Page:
Walking into Canvas and Cabernet, a new addition to the Aksarben area, you might not be sure what you're getting yourself into.
On one side, the walls are covered in seemingly elementary paintings. The walls on the opposite side are lined with artistic masterpieces. There is a stage and about 20 painting stations. Keep walking and there are shelves with eclectic items for sale. Keep walking farther, and you'll run into the bar.
At this point, you aren't really sure if you're in a bar, gallery, gift shop or classroom.
The truth is that Canvas and Cabernet is all of these things. It is an exciting new venue that offers instructed painting "classes" to groups. But, this isn't your average painting class.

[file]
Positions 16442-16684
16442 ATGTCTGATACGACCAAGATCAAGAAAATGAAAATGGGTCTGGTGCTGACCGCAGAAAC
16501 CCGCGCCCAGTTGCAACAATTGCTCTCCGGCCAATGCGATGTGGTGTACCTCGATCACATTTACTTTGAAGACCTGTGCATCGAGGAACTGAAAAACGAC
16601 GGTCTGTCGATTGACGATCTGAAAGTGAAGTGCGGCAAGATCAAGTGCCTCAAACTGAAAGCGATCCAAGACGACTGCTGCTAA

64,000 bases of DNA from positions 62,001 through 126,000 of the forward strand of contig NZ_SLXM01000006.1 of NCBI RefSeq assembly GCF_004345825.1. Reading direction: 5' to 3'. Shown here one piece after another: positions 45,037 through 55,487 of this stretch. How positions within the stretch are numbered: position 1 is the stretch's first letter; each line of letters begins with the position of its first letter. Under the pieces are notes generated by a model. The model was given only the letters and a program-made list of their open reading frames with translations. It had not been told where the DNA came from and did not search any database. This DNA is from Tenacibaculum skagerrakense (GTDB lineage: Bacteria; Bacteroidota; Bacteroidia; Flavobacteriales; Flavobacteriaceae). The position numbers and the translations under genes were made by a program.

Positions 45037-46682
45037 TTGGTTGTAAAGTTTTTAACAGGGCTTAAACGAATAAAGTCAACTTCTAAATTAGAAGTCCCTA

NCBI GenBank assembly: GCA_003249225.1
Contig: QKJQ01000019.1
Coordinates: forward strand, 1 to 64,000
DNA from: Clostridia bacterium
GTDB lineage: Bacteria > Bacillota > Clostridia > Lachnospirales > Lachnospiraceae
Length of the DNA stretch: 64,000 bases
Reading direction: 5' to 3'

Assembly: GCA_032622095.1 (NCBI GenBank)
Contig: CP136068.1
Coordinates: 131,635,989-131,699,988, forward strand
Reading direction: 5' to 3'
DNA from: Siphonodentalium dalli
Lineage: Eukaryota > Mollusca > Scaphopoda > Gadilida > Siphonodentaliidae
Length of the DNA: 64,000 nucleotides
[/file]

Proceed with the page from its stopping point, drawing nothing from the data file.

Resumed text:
No one is who they seem in UNO's adaptation of "The Government Inspector," which opened this past weekend. Originally written in 1836 by Nikolai Gogol and adapted by Jeffery Hatcher in 2008, UNO's Douglas Paterson took the play one step further with an adaptation of his own. Paterson, who directed the play, moved the time and setting of the piece from Russia in the 1830s to our own familiar Omaha, Neb. in 1861.
When you're given a script which calls for obvious, impending doom and you have a cast that includes Al Pacino and Christopher Walken it's best to just get out of the way and allow the magic to happen. However, in "Stand Up Guys" there's a sense that director Fisher Stevens was overreaching for something too complex and putting too many fingerprints on a canvas better left to the brush of the actors involved.
The story revolves around two friends, Val (Pacino) and Doc (Walken) who at one time decades ago were involved in organized crime. Val is being released from prison after serving a 28-year sentence in connection to a gunfight. Doc greets him outside the prison gate and a trip down memory lane ensues.